Robert Cabry, M.D. Drexel Sports Medicine, Team physician - U.S. Figure Skating, Assoc. Team Physician - Drexel
Brian Cammarota, MEd, ATC, CSCS, CES Symetrix Sports Performance, athletic trainer at OAA Orthopaedics
Desirea D. Caucci, PT, DPT, OCS Co-owner of Conshohocken Physical Therapy, Board Certified Orthopedic Clinical Specialist
Michael G. Ciccotti, M.D. Rothman Institute, Head Team Physician for the Phillies & St. Joe's
Julie Coté, PT, MPT, OCS, COMT Magee Rehabilitation Hospital
Peter F. DeLuca, M.D. Rothman Institute, Head Team Physician - Eagles, Head Orthopedic Surgeon - Flyers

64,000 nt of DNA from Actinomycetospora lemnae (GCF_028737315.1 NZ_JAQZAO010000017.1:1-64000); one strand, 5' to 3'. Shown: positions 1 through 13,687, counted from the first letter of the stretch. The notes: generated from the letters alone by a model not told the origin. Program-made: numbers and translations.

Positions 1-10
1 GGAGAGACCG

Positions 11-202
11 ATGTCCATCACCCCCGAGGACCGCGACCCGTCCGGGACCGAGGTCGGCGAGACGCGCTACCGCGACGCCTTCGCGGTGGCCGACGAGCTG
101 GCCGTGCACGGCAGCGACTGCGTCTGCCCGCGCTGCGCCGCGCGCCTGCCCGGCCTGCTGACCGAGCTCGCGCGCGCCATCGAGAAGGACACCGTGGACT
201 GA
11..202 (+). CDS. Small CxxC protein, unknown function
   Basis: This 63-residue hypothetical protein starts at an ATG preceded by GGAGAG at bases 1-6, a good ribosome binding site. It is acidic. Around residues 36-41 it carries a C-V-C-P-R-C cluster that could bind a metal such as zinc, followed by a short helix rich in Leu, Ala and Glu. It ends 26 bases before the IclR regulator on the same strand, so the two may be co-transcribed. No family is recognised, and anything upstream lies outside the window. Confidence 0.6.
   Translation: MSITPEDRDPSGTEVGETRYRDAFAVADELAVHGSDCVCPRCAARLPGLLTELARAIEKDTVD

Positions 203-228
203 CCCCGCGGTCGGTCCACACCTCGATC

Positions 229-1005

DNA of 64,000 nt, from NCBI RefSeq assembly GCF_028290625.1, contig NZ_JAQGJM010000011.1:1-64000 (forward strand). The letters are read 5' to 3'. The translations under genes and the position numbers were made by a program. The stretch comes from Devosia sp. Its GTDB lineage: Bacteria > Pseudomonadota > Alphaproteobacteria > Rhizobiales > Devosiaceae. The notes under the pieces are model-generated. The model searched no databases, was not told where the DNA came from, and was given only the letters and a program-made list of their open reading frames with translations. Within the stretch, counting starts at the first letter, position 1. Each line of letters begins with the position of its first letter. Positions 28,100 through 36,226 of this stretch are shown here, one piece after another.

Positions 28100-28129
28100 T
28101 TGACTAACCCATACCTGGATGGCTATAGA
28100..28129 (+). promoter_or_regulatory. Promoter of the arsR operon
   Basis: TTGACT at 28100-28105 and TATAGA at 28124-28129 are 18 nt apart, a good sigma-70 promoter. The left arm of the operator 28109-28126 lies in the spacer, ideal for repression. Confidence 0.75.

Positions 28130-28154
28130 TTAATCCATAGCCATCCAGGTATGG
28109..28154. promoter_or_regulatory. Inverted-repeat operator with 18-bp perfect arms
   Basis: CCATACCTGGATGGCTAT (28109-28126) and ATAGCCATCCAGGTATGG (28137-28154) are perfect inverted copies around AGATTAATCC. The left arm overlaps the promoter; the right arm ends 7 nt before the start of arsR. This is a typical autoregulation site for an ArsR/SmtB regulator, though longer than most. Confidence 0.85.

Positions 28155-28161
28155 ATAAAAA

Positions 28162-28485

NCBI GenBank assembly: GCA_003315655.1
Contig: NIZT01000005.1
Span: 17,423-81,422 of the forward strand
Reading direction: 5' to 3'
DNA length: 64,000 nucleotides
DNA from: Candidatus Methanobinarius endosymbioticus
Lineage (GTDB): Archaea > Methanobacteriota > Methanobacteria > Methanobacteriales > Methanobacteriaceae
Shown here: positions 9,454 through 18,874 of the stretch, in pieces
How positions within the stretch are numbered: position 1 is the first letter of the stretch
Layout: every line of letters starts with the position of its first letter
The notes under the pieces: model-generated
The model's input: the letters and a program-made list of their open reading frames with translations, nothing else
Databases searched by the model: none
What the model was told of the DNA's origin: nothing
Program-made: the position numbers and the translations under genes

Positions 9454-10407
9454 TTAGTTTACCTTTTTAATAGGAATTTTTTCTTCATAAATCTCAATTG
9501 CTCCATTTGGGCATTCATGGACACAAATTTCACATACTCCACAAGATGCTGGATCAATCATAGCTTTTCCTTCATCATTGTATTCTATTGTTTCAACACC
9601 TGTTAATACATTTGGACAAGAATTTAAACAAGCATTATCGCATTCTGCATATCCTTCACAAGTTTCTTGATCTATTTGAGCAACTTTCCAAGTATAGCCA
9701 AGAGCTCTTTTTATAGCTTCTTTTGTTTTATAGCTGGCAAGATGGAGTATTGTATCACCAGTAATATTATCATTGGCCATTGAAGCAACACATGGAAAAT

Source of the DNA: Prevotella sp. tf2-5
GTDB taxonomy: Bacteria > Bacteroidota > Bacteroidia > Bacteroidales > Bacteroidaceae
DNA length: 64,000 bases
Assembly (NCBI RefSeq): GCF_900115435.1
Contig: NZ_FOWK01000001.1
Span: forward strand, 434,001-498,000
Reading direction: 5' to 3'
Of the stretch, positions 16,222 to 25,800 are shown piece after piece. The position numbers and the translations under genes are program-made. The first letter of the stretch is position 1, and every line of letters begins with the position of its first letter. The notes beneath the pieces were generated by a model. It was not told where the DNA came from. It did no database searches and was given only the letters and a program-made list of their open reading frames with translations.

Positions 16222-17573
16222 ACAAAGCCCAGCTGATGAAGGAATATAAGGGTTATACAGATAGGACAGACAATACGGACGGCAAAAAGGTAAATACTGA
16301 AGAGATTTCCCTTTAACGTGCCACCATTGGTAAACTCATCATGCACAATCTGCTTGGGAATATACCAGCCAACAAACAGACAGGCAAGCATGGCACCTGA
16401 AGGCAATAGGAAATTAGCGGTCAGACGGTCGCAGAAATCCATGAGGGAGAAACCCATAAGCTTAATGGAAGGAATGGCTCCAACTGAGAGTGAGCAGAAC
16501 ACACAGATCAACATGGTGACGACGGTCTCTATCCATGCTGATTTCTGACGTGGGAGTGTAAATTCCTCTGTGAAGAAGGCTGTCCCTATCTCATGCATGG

Joel H. Fish, Ph.D. Director - The Center For Sport Psychology, Sports Psychology Consultant - 76ers & Flyers
R. Robert Franks, D.O. Rothman Institute, Team Physician - USA Wrestling, Consultant - Philadelphia Phillies
Ashley B. Greenblatt, ACE-CPT Certified Personal Trainer at The Sporting Club at The Bellevue
Cassie Haynes, JD, MPH Co-Founder, Trap Door Athletics, CrossFit LI Certified
Eugene Hong, MD, CAQSM, FAAFP Team Physician - Drexel, Philadelphia University, Saint Joe’s, & U.S. National Women’s Lacrosse
Jim McCrossin, ATC Flyers and Phantoms
Kevin Miller Fitness Coach, Philadelphia Union
Heather Moore, PT, DPT, CKTP Owner of Total Performance Physical Therapy, North Wales, Pa.
David Rubenstein, M.D. Main Line Health Lankenau Medical Center, Team Orthopedist - Philadelphia 76ers
Justin Shaginaw, MPT, ATC Aria 3B Orthopaedic Institute, Athletic Trainer - US Soccer Federation
Also on
Stay Connected